CD Players Are Back From the Dead and Now Work With Airpods

CD Players Are Back From the Dead and Now Work With Airpods

According to the Recording Industry Association of America, sales of vinyl records surpassed compact discs for the first time since the ‘80s. What’s more surprising is that people are still actually buying CDs, and if you’re one of the loyal few who refuses to let the medium die, there’s now a portable CD player that works with wireless headphones, assuming you’re not shunning all modern music technology.

Despite the inconveniences of having to carry around a binder full of plastic discs and being forced to purchase entire albums when you’re just interested in one song, there are some advantages to buying your music on compact discs, including sound quality, as songs streamed over the internet are often heavily compressed. You never have to worry about maxing out data caps on a portable player — if you can find one. But very few companies make portable CD players any more, so NINM Labs decided to fill that void.

The Long Time No See claims to be inspired by the ‘90s with its see-through plastic housing which reveals the spinning disc inside, despite the fact that in the ‘90s CD players like the Sony Discman were thin and sleek devices and the technology packed inside them — including anti-skip measures — continued to improve right up until the MP3 arrived in the mid-’90s to make CDs obsolete.

By comparison, the Long Time No See is kind of clunky and bulky and you’d definitely have a hard time slipping it into your pocket. It does, however, include a few features that companies like Sony were never able to incorporate before the demand for portable CD players was replaced with MP3 players. Instead of a pop-up hinged lid, the top of the Long Time No See can be completely removed and topped with a compact speaker, turning the device into a miniature boombox. Alternately, with built-in Bluetooth the Long Time No See can also be connected to a wireless speaker or wireless headphones for better sound, and yes, it has a headphone jack too if you want a true ‘90s listening experience.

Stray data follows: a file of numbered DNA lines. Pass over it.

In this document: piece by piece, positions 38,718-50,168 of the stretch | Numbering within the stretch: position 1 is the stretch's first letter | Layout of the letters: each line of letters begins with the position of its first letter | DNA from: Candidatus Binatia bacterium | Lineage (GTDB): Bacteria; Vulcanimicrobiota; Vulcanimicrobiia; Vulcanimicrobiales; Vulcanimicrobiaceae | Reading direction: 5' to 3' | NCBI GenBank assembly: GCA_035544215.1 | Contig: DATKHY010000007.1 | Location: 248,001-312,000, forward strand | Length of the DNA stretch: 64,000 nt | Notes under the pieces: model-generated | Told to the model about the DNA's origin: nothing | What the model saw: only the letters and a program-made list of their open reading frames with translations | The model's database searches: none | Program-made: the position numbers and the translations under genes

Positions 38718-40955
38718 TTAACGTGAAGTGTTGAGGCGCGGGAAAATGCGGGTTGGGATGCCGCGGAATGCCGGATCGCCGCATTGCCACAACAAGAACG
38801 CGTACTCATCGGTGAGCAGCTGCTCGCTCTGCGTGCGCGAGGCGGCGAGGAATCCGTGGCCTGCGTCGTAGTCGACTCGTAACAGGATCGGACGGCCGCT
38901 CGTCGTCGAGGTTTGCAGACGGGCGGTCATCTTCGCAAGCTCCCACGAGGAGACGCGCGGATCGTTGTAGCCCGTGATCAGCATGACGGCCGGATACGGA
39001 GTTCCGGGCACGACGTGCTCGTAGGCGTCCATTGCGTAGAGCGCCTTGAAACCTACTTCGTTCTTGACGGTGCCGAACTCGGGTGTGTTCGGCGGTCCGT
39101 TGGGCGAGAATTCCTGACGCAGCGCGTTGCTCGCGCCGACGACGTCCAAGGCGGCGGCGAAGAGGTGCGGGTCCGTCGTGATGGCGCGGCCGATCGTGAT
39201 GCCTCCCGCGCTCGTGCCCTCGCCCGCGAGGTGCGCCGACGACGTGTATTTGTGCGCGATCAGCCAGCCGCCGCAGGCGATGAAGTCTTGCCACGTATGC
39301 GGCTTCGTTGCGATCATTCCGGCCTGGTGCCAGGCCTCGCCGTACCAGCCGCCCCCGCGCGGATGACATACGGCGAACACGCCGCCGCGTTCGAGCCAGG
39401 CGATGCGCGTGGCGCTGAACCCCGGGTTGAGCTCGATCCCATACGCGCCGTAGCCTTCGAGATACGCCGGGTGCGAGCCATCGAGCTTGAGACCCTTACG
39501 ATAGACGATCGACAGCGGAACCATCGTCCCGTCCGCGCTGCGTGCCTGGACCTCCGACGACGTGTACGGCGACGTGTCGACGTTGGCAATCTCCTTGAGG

Other modern amenities include the ability to top up two rechargeable AA batteries using a microUSB port which can also be connected to an external power source if you’re mounting the Long Time No See player using the magnets integrated into its outer housing. In addition to audio CDs it can also read writable discs filled with hundreds of MP3 files if 12-track albums are one part of the ‘90s you’d happily like to forget.

You can’t buy the Long Time No See just yet, however. Its creators, NINM Lab, have launched a Kickstarter campaign to help put it into production and given even massive companies like Apple are having challenges getting products shipped on time, you’ll want to be extra hesitant or patient with crowdfunded products in 2020 and well into 2021. That being said, NINM Lab already has a couple of successfully crowdfunded products under its belt, and for $US90 ($123) you can pre-order the Long Time No See with delivery expected as early as December, although that might be optimistic. At least if it is delayed, you have more time to root around the trunk of your car and find your long-forgotten CD collection.